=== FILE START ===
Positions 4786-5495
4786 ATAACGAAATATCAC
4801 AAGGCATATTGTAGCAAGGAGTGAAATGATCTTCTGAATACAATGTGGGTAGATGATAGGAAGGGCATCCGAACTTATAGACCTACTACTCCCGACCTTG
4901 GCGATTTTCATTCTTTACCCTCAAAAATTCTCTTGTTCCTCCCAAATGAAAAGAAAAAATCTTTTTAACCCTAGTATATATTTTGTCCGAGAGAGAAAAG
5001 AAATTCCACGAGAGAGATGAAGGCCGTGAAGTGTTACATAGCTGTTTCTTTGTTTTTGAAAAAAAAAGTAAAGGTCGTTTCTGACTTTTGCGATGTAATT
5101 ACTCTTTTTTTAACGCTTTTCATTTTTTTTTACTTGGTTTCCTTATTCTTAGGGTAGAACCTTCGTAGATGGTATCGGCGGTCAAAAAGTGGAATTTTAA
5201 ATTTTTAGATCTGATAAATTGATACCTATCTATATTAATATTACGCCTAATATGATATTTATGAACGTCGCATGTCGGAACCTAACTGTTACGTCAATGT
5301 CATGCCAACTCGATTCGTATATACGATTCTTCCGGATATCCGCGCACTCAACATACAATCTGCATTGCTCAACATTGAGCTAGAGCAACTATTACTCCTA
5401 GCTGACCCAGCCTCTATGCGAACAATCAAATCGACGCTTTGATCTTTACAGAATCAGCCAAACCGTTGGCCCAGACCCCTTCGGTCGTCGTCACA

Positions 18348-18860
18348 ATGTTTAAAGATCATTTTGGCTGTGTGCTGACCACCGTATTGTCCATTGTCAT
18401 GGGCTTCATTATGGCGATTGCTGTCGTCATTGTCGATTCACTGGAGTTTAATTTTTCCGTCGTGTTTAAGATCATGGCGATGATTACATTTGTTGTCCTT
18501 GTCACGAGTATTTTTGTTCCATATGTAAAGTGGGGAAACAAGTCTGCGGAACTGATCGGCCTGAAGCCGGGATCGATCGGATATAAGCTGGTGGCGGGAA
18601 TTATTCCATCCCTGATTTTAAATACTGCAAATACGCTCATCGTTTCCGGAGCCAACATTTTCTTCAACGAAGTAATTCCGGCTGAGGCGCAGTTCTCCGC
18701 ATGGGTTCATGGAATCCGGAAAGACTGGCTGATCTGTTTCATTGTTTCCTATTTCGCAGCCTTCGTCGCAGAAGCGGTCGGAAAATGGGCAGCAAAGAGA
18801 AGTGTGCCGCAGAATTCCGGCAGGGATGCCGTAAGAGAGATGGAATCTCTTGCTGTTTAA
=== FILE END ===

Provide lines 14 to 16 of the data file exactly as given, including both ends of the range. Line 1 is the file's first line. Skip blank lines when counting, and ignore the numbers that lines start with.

18601 TTATTCCATCCCTGATTTTAAATACTGCAAATACGCTCATCGTTTCCGGAGCCAACATTTTCTTCAACGAAGTAATTCCGGCTGAGGCGCAGTTCTCCGC
18701 ATGGGTTCATGGAATCCGGAAAGACTGGCTGATCTGTTTCATTGTTTCCTATTTCGCAGCCTTCGTCGCAGAAGCGGTCGGAAAATGGGCAGCAAAGAGA
18801 AGTGTGCCGCAGAATTCCGGCAGGGATGCCGTAAGAGAGATGGAATCTCTTGCTGTTTAA